Another that I undertook, because I thought it might have a limited but very wealthy market, is Mars. [Laughs] I’ve got the only collection I know of covering the history of science and science fiction of Mars. So it goes back to when Kepler, Huygens began viewing the planet through telescopes, which really picked up when Schiaparelli said, “I see canali,” (channels) in the middle 1800s and Lowell says, “I see Canals!” Then suddenly everybody sees canals where there aren’t canals, and this turns into speculation about advanced civilizations on Mars. There’s a whole bunch of fiction written about adventures on Mars with advanced civilizations and attacks from Martians and that sort of thing. So there’s a rich history of science (not always good science) and great fiction, all of which is kind of neat.
By the way, the fiction was first published in pulps so I found and bought the individual pulps and put them into boxes and I’ve got a collection of that. I think a couple of well-known rich guys who are trying to get to Mars might be interested in this collection, and it won't make a blip in their net worth. So we’ll see. But in the meantime, it’s fun. I’ve got to show you something. Just a second.
I have totally failed to mention my book binder, but here is the cover of every one of the things.
Do you see it?
So a picture of Mars.
Every one of the boxes has a cover.
Oh, that’s great!
So you’ve got to do a photographic process and all this. He is just an amazing guy. I should probably have spent a few minutes talking about him because this wouldn't be what it is without him. You’ve probably seen these. These were ratty old things. This is a Phil Trans. You’ve probably seen the ones in the collection. Doesn't that look nice?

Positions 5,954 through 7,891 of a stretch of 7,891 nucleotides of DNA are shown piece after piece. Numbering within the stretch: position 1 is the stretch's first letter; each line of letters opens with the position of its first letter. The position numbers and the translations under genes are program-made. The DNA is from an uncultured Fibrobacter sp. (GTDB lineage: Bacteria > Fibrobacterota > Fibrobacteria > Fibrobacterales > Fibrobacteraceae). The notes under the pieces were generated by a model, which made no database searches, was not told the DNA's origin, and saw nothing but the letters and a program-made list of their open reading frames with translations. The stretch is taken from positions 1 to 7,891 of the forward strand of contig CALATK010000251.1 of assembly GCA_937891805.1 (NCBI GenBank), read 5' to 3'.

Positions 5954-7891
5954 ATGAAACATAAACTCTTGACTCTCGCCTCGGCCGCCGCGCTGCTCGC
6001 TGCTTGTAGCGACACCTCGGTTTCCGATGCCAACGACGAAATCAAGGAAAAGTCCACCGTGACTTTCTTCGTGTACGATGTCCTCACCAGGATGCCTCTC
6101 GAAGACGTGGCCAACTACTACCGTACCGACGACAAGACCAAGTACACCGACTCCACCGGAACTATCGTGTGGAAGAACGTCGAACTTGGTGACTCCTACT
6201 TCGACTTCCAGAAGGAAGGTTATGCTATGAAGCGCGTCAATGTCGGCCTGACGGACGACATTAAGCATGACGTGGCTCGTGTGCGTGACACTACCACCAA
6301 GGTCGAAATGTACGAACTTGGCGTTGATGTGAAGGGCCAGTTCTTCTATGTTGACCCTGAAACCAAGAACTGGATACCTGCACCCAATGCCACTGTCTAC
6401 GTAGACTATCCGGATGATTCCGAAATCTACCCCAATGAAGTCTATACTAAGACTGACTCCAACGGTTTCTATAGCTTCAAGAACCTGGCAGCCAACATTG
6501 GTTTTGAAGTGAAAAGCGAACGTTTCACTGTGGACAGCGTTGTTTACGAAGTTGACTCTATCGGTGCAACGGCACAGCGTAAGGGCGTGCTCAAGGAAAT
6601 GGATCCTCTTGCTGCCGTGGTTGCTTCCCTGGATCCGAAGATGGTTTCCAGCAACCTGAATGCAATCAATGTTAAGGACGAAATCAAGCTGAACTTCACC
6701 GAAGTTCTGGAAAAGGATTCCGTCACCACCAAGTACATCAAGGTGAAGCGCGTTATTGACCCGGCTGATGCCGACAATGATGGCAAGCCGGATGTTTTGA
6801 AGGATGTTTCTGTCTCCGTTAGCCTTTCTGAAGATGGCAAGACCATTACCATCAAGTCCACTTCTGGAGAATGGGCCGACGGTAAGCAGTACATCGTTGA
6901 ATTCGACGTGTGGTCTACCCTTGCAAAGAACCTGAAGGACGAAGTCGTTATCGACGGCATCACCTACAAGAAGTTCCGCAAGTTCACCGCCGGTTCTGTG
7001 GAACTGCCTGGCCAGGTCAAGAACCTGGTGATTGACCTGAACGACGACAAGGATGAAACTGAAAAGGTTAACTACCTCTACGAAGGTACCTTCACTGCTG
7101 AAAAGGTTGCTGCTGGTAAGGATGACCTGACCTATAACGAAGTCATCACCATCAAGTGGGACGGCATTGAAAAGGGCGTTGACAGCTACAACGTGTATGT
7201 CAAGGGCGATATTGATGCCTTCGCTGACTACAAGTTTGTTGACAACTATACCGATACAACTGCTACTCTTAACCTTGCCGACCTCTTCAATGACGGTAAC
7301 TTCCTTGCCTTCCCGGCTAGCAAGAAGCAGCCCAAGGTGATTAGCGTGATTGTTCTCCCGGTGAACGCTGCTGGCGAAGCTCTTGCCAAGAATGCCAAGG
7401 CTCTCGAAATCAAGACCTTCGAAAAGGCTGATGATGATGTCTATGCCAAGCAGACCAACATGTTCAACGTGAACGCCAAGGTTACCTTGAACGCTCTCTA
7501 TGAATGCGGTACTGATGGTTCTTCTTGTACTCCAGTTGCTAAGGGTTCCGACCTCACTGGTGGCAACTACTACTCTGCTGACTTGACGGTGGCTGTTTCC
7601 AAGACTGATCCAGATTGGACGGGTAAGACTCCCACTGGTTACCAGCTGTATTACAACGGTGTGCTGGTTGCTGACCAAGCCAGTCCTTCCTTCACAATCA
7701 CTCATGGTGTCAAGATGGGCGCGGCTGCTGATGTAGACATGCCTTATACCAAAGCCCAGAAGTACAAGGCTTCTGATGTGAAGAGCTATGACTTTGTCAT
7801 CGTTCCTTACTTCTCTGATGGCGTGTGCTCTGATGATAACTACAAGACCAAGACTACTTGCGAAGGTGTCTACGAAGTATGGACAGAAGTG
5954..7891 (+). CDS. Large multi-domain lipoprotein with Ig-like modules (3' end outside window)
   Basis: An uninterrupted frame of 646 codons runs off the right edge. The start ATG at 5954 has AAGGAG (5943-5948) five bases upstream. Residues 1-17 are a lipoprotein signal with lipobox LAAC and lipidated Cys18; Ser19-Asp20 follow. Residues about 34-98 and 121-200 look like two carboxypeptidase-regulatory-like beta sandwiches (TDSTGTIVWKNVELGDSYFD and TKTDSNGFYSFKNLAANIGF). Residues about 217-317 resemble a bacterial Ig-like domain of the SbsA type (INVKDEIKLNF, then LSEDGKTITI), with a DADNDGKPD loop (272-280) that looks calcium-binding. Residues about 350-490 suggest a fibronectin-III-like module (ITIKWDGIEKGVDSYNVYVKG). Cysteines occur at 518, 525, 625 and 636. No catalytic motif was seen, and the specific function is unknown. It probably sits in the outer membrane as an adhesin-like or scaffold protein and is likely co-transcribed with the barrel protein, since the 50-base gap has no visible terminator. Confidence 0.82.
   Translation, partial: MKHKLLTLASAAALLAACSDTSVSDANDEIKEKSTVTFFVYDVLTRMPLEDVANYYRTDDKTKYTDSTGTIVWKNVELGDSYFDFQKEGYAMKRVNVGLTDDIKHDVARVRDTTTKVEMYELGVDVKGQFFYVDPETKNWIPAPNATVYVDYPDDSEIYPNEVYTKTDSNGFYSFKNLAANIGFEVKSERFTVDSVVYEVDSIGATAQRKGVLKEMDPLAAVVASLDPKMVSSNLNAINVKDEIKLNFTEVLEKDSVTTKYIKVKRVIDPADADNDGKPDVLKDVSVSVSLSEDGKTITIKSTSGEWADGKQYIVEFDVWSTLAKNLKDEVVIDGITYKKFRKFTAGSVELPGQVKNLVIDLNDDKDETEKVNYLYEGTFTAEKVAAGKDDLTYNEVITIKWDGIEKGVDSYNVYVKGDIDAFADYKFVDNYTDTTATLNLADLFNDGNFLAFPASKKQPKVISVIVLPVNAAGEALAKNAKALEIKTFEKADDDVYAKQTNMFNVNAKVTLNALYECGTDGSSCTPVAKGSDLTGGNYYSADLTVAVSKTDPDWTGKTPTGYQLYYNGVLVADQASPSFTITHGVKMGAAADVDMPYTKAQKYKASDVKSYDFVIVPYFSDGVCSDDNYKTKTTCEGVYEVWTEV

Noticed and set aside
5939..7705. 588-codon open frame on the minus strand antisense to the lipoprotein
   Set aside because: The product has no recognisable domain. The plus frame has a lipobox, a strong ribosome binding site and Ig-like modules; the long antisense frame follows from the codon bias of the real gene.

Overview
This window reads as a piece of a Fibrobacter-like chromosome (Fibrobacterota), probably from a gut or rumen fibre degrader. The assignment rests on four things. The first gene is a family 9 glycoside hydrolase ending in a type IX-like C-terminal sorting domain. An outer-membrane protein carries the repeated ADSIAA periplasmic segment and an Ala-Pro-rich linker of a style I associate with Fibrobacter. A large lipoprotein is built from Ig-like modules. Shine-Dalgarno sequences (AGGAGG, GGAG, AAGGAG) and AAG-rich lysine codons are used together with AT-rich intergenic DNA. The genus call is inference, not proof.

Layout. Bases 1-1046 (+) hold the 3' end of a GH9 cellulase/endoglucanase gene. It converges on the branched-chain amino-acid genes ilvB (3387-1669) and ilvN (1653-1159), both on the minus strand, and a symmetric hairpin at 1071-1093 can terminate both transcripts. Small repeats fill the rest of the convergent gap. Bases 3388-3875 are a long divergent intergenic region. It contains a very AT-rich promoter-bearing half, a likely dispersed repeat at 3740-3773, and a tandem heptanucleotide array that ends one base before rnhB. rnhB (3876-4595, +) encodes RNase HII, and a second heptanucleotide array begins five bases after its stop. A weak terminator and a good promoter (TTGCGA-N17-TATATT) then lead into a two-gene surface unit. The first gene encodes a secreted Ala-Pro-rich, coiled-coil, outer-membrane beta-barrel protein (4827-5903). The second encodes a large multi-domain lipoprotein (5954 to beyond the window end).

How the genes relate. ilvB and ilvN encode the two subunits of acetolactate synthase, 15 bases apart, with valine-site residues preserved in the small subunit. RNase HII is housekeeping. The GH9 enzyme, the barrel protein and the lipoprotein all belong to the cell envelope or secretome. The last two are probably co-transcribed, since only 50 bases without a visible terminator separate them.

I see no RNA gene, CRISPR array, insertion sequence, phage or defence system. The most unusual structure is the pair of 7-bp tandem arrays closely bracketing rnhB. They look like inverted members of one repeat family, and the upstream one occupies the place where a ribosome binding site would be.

It’s gorgeous! Yeah!
And these were ratty, old, terrible, awful things.
Yeah. I mean it shows you just the wonders of what good book binding can do.
Yes. And my bookbinder loves a challenge. So one of the things that I made money on was I would buy these books and have him repair them and make a box for them and then sell them for multiples of what I paid for them. One gets a little bit of a rise out of that, you know? So I have not done this, though, with the current collections. I’m only collecting for the collections, not for resale.
So I mentioned climate, Mars, early computing. The one behind me there is some of the highlights of physics. I can't give it up entirely, so it’s going to be a couple hundred documents. But then I got into collecting a few other things that I just got interested in. So for example, meteors and meteorites. Have you ever heard of Ernst Chladni?
Okay. He’s famous for acoustics because of experiments with vibrating dinner plates with sand on them that illustrated the vibrational waves. But he also was the guy that said for the first time in 1794, “Meteorites come from outer space.” This was in the late 1700s when no one knew about asteroids so they thought meteorites were from volcanoes. It took 100 years of analysis of the composition of meteorites and the trajectories of incoming meteors to get people to believe that. So I’ve got a collection of documents from the period of time they were trying to figure out where these things came from.